“And tell me,” the woman said. “Where exactly do you get that right?”
The main door of the hall clapped open and shut, echoing in the hall. The woman leaned back as soon as she heard, inhaling as if she knew she was about to be relieved from this conversation. Still not moving, Seryn waited until Jeyd arrived and stepped in beside his soldier before she turned her head.
“I can see this is going well,” Jeyd murmured.
“Perfectly,” Seryn agreed.
“I told them to take your places,” Jeyd told her. His voice was low, and he leaned his head toward her, gently signalling that this conversation didn’t need to be public. “It makes more sense for your people to be closer to the door. You’re out earliest, and as you say, have your own freedoms. You shouldn’t have to alert the entire hall on your way out.”
“If you feel like we’re making you look lazy, you should just start waking up on time,” Seryn replied, without lowering her voice. She seemed fine with their audience.
Jeyd took a quick breath, smiling as if he might laugh. “Maybe we should,” he said dismissively.
Seryn just raised her eyebrows inviting him to go on.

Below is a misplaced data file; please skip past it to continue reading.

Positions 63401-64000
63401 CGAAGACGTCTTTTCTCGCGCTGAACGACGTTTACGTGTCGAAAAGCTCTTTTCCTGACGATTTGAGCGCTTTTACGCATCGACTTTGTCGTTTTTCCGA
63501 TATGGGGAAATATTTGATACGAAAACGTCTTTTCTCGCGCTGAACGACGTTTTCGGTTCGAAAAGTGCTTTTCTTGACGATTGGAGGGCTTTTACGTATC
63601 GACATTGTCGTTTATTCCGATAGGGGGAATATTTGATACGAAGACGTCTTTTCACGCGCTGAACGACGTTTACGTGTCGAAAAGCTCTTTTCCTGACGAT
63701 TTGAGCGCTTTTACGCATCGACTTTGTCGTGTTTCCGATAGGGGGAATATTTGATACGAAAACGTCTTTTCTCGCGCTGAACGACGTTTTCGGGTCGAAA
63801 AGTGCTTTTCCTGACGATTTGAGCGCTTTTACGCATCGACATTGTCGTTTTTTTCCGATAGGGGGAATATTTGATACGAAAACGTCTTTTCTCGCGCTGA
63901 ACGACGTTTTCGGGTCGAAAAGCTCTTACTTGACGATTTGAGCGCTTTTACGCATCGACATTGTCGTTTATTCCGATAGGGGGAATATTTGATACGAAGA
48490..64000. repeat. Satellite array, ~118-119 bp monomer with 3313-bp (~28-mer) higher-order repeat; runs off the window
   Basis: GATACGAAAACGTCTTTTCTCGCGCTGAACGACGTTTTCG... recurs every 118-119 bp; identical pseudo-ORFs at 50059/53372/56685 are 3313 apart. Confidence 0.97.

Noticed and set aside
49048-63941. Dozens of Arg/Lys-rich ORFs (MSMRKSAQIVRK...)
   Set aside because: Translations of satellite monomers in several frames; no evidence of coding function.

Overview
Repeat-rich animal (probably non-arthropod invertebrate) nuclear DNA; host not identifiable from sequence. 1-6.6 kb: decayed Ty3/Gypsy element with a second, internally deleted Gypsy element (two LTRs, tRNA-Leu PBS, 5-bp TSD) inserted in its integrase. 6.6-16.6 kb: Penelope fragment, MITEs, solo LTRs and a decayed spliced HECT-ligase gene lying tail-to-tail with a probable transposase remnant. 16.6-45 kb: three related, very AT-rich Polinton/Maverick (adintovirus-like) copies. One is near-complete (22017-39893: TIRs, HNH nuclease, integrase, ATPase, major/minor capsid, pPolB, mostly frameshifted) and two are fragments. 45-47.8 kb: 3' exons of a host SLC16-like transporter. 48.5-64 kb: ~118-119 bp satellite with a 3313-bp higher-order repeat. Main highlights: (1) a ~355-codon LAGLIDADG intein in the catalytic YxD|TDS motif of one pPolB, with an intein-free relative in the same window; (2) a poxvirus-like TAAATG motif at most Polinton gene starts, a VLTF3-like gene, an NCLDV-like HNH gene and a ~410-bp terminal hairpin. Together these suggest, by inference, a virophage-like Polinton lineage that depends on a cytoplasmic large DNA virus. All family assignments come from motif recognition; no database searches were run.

“You know what this is really about,” Jeyd murmured.
“Yes, I do,” Seryn replied. “And you know we’re better equipped to train and care for them.”
“They’re our children,” Jeyd said. “You can understand where some of us aren’t sitting comfortably on the idea of just letting you take them.”
Anie took a quick breath, then held it, hoping no one had heard.
“You took quite a long time to claim them,” Seryn replied. “Not that we’re taking them anywhere.”
“Seryn,” Jeyd said.
“We’re not moving,” she said. Anie expected her to cross her arms, turn to face him more directly, or square her heels against the floor. She just stayed as she was, and it was a firmer motion than if she had stomped her heel against the floor. “Until you can call in someone who outranks me to tell me otherwise.”
“Please,” Jeyd said. “Don’t turn this into a contest.”
“Why not?” Seryn said.
He paused. Then he did laugh, low and without much humor. “What should we do? Winner take all?”
“I’ve beaten you in a sword fight before,” Seryn said.
He pulled his eyebrows together. “You almost did,” he said.
She shook her head slowly. “We wouldn’t be here if I hadn’t.”